Tempeh is a valuable meat alternative


The Belgian consumer organisation Test Aankoop studied 171 meat alternatives found in supermarkets and concluded that only 24 products, including tempeh, were qualified as a valuable meat alternatives. Most products that were not approved were either too salty, too fat or contained too little protein. The study also revealed the meat alternatives are rather expensive, in most cases even more expensive than a steak of beef.

Only about three percent of Belgians are vegetarians but there is a larger and increasing group, the flexitarians, people that deliberately cut on meat consumption for different reasons: for the animals, the environment or for a healthier lifestyle. Vegetarian initiatives, such as "Thurday Veggy Day" or "no meat or fish during the 40 days of fasting" are becoming very popular.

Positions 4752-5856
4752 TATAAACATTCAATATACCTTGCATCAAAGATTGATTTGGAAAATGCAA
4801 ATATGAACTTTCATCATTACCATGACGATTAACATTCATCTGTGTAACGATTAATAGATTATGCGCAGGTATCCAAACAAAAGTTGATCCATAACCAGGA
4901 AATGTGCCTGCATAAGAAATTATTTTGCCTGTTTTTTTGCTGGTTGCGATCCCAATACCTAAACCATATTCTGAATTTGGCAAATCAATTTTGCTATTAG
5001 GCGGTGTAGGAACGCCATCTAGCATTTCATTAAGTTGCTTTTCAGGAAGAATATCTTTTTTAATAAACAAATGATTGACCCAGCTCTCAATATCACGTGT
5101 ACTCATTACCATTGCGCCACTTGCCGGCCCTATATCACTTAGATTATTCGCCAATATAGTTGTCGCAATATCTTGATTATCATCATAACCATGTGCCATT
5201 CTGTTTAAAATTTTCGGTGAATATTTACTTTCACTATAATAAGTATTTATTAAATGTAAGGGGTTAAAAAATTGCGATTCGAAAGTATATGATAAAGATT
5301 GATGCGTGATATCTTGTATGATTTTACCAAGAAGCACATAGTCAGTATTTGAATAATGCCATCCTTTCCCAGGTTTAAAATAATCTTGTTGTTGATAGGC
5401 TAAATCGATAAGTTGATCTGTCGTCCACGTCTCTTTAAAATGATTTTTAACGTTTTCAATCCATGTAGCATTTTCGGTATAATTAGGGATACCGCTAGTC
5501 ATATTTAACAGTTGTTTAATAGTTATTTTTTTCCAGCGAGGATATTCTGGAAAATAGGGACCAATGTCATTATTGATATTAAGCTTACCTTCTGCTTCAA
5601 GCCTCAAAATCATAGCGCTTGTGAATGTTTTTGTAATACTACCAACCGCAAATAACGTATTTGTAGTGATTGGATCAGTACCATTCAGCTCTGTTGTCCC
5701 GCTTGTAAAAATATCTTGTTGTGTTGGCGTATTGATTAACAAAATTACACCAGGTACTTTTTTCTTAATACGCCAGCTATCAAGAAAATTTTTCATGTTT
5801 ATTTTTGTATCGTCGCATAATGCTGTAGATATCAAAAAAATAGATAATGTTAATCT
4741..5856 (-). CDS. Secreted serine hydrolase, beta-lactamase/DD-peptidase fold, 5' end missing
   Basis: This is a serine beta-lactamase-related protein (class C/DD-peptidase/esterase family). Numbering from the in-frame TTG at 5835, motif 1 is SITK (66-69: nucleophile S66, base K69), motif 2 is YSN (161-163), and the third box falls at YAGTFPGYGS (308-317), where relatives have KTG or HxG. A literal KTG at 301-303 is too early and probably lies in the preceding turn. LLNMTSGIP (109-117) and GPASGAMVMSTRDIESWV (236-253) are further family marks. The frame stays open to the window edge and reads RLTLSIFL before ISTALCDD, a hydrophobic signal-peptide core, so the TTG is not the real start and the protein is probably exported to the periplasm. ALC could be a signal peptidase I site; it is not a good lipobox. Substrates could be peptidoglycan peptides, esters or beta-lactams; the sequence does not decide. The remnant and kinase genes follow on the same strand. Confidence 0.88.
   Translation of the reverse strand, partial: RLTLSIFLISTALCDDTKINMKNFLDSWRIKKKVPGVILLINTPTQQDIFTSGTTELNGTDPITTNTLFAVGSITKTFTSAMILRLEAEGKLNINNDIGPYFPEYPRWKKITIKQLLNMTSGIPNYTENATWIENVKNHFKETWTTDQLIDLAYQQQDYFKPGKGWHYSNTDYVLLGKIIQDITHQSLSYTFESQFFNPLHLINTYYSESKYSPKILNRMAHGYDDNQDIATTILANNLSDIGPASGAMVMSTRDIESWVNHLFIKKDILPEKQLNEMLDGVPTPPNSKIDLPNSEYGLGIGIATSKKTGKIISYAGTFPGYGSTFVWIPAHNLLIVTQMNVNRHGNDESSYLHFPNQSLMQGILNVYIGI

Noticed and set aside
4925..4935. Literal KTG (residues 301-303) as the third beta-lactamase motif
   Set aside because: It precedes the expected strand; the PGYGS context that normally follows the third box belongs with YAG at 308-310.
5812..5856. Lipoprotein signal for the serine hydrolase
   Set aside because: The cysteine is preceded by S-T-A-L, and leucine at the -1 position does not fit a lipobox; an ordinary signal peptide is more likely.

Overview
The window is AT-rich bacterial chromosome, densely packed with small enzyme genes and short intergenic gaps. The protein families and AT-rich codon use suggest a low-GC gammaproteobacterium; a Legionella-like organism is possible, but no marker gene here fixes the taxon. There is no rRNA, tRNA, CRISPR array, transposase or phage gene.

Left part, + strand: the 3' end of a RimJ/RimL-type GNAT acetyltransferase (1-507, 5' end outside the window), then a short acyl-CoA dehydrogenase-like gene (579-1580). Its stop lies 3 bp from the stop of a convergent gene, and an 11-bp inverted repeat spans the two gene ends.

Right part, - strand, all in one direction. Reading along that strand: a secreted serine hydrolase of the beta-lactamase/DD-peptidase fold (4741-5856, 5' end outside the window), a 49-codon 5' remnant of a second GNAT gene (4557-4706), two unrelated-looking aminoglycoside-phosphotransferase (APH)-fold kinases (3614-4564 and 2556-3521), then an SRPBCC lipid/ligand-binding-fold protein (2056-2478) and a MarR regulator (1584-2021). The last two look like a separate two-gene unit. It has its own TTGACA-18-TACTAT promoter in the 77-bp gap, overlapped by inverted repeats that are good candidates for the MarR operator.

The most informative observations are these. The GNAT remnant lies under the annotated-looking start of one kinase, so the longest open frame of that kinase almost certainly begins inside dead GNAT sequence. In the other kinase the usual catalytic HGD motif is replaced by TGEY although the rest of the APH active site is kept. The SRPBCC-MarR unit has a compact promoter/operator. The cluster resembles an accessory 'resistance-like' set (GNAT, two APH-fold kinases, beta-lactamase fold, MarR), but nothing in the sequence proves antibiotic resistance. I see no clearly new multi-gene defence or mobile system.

Although meat can easily be replaced by other foods, Belgians have a very poor cultural background for vegetarian cooking, in contrast to other countries, such as India, where vegetarian food is very common. Main meals traditionally consist of the combination potatoes-vegetable-meat and most vegetarians simply replace meat with vegetarian alternatives, often with meat alternatives that have same taste and texture as real meat.

Tempeh, with a protein content of about 20% and low salt content, is indeed a perfect meat alternative. But much depends on how you cook the tempeh to make sure that the final meal is also healthy. Deep-frying is not the healthiest method to prepare tempeh because a lot of fat is absorbed by the tempeh. The best ways to prepare tempeh is sautéing or boiling.